New discoveries on pollen tube growth
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New discoveries on pollen tube growth in plants by ENS Lyon researchers 

Researchers discover a new insight on how the proper development of pollen tubes in flowering plants is ensured by an enzyme, the outcomes of the study is released in the open-access journal eLife on September 1, 2020.

An unforeseen function of KATANIN in moderating the mechanical properties of the papilla cell wall in Arabidopsis thaliana, and thereby avoiding disordered pollen tube development and enabling the tube to locate its right path to the underlying tissues of the female plants are revealed by this research. The outcomes suggest that KATANIN has most likely played a significant function in the success of blooming plants on earth much more extensively.

When gametes (male and female germ cells) fuse – the seeds are formed. Female gametes are located in the ovules, which are embedded in the pistil, and the male gametes are located in the pollen grain. Pollen grains require to meet the surface of the pistil, composed of a layer of elongated cells called papillae, for effective seed production to occur. The pollen grain is rehydrated while a pollen grain arrives on a papilla, and then it develops a tube to

move the male gametes towards the ovules.

Initially, exerting physical pressure on the cell surface, the pollen tubes grow within the papilla cell wall. Then they grow in the intercellular space of underlying cells, after crossing the papilla layer. Later, the pollen tube is lead to the ovules where it reaches the female gametes by compounds produced by the pistil. Yet it remains undiscovered how the tube orientates itself when it arises at the papilla surface from the pollen.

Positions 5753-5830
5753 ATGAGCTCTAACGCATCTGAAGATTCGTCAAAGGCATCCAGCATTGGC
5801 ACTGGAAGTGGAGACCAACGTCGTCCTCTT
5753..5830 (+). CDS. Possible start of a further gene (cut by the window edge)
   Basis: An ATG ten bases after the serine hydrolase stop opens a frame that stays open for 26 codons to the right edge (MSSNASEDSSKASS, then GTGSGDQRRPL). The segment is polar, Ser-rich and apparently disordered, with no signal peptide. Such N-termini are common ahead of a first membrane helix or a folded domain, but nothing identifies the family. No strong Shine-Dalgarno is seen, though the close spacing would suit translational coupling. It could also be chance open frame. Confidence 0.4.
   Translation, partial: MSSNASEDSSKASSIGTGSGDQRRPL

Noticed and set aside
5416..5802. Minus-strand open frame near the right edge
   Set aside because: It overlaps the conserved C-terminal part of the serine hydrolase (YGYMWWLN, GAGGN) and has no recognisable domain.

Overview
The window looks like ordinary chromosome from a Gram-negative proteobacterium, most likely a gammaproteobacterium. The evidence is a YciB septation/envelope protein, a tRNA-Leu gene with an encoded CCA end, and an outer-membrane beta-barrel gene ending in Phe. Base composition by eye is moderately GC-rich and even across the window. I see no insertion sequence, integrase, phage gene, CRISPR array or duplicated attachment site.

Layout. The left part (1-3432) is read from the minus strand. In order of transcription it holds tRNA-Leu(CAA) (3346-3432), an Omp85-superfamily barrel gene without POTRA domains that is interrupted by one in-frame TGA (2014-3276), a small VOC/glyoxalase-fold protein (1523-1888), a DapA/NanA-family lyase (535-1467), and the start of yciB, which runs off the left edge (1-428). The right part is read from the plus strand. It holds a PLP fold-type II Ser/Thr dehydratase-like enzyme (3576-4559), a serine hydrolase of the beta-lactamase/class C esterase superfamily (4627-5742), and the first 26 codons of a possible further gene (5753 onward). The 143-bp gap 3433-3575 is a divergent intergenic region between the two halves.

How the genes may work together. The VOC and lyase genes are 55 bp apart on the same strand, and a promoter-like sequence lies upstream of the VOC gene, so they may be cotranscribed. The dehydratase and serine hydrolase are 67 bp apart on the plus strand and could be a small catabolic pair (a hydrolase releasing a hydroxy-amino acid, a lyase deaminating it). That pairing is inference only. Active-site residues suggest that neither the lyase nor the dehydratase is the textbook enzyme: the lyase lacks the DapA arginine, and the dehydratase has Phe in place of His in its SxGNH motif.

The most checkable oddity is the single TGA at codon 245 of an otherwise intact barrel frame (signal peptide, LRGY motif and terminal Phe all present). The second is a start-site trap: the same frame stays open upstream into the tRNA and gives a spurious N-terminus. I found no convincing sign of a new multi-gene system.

Lucie Riglet, the lead author, was a Ph.D. student, said that it is surprising that the pollen tube grows to the base of the papilla in the direction of the ovules, whatever the position of the flower and hence the pistil on the stem. They wanted to check out the mechanisms that enable this correct orientation of plant pollen tubes on the papilla cells.

By regulating the orientation of cortical microtubules, which subsequently intercede the deposition of cellulose microfibrils, a very important function is played by the mechanical forces in plant cell shape. To reveal that the enzyme KATANIN, which cuts microtubules, likewise acts upon cellulose microfibril orientation and also provides mechanical properties to the papilla cell wall that enable correct pollen tube alignment, Riglet and her coworkers incorporated imaging, genetic as well as chemical approaches.

Thierry Gaude, Group Leader at the Laboratory of Plant Reproduction and Development, ENS Lyon, and the senior author of the study, said that KATANIN has likely played a significant function in the success of flowering plants by promoting fertilization, by forcing the pollen tubes to take the best direction from their early places in the papilla. It is possible that KATANIN plays a role in regulating mechanical properties in other processes, as it is found in most organisms, including humans beings – however, this is a great topic that remains to be studied.


New discoveries on pollen tube growth in plants by ENS Lyon researchers 

Author: Sruthi S